Building real connections through fantasy sports

I missed my calling as a National Football League coach. Evidence for this comes from my uncanny ability to manage players and win games, albeit with a fantasy football team.

But in reality, I don’t have enough of an understanding of defenses, offenses and all of the other aspects of football to make be a great coach.

So why play fantasy football?

For many people like me, it has as much to do with the social connections we can build through playing the “fantasy” game as it does watching the “real” game.

“People play for the camaraderie and social aspects of [fantasy sports], particularly those who aren’t really as involved with the sport,” said John Spinda, fantasy sports researcher and professor of communication at Clemson University.

Over the last 15 years, the Internet and, in particular, social media have contributed to the growth in fantasy sports participation.

According to the Fantasy Sports Trade Association, about 42 million people in North America participated in fantasy sports in 2014. Nearly 33 million participated in fantasy football last year.

Andrew Billings, the Ronald Reagan Chair of Broadcasting at the University of Alabama, noted that fantasy sports players had higher levels of social interaction when compared to traditional sports fans.

For the most part, this fantasy sports social connection is cultivated through the Internet and social media.

“The majority of adult males still watch sports alone, so the interaction comes via technology,” Billings said.

Billings also noted that these social interactions during fantasy games are more likely to take place with friends, family and co-workers.

Beyond the social aspect, people also play because they like having a sense of ownership, the excitement of playing and, of course, the bragging rights for winning.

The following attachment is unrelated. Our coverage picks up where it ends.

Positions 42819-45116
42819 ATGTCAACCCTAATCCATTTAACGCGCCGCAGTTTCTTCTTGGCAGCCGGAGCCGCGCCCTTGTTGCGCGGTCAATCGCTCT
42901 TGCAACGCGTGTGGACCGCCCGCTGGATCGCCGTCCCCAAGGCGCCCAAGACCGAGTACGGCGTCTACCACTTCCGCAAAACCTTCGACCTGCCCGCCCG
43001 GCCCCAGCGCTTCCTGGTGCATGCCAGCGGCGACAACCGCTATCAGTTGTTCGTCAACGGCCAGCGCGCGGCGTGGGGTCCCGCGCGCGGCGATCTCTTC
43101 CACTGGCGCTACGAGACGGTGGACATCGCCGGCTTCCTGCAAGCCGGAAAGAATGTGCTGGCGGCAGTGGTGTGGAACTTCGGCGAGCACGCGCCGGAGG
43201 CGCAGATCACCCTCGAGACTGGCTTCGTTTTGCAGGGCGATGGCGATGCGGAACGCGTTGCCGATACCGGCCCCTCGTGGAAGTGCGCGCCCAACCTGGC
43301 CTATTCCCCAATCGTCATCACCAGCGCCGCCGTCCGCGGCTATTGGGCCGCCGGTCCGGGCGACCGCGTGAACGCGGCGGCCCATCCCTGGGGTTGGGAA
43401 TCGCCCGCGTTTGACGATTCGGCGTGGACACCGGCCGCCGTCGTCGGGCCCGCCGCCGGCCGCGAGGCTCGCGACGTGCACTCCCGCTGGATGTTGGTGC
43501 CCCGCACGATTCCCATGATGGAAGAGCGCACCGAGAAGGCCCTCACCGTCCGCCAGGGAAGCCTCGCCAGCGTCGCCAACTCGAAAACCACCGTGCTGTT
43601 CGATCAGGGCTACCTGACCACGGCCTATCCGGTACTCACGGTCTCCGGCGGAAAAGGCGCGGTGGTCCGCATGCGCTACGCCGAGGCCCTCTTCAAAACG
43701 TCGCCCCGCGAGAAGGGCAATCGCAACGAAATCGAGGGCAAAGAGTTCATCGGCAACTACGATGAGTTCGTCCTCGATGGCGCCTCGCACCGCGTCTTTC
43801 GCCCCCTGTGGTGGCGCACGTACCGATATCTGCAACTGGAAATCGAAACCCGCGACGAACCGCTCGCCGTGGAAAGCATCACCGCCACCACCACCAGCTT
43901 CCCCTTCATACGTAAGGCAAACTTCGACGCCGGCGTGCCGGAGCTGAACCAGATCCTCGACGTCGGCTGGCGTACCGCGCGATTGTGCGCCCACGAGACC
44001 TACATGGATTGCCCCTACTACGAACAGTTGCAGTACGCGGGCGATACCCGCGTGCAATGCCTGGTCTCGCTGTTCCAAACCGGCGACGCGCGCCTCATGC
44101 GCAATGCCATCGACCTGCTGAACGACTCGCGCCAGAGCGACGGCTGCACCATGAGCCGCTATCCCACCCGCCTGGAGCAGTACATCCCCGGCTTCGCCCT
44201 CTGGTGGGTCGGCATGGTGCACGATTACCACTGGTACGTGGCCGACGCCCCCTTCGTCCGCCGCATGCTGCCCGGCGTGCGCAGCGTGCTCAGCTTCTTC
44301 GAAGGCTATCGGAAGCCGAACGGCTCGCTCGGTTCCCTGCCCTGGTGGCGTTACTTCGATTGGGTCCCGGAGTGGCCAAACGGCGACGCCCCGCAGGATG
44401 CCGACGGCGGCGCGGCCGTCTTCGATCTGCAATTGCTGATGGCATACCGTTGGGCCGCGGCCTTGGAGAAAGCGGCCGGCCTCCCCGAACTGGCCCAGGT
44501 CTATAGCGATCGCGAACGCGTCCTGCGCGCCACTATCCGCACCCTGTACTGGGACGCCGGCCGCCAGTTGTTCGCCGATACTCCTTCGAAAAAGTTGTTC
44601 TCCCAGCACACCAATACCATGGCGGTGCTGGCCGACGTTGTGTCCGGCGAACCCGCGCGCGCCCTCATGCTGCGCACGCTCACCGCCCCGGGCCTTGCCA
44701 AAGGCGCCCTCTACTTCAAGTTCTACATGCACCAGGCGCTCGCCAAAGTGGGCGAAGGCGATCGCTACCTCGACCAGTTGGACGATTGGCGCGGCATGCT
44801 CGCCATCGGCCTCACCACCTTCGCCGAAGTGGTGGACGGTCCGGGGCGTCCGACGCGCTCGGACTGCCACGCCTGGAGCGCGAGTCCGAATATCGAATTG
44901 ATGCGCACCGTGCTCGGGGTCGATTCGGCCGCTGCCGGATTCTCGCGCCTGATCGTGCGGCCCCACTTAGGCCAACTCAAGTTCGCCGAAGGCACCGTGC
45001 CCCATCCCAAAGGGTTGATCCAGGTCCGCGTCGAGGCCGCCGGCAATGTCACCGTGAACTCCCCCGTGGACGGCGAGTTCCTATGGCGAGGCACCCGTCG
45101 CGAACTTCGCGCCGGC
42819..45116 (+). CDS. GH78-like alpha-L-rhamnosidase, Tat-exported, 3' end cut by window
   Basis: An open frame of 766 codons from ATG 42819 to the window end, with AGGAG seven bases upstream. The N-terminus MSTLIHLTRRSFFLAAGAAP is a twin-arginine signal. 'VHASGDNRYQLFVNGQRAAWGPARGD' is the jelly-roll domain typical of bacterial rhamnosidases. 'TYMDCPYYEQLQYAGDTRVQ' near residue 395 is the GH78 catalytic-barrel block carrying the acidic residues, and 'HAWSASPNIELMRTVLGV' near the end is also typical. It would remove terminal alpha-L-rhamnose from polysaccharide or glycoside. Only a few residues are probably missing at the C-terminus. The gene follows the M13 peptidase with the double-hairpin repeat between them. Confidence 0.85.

“It’s a fun way to give others grief over decisions and brag about their teams,” Spinda said.

Bragging flourishes in social media.

Social media connections have made it easier for people to talk about their fantasy teams and players, get advice for managing teams, and for many fantasy owners, build stronger relationships with fellow fantasy owners.

Much of the research of sports fans reveals that people watch sports to escape the pressures of life (i.e., work, family, etc.). But Billings and his colleague, Brody Ruihley at University of Cincinnati, found that fantasy sports owners didn’t feel a sense of escape. This might be because they’re playing with friends and family — people they see every day.

“It’s really the family, friend, co-worker angle that makes this unique,” Billings said. “There’s no high-fiving a stranger when your fantasy team wins.”

Sports has always provided the ability to escape from the mundane. The idea of two teams lining up to compete, the conflict playing out for fans throughout world, provides that safe escape.

Fantasy sports enhances this experience. It creates networks based on the love of the sport and provides camaraderie. It solidifies friendships and helps those who play develop a shared history of experience.

In reality, I might not make for a very good professional football coach. But for a few hours a week, I can escape reality and become the Mike Ditka of fantasy football. All while being surrounded by friends and family, both offline and on.

Dr. Adam Earnheardt is chairman of the department of communication at Youngstown State University. Follow him on Twitter at @adamearn.

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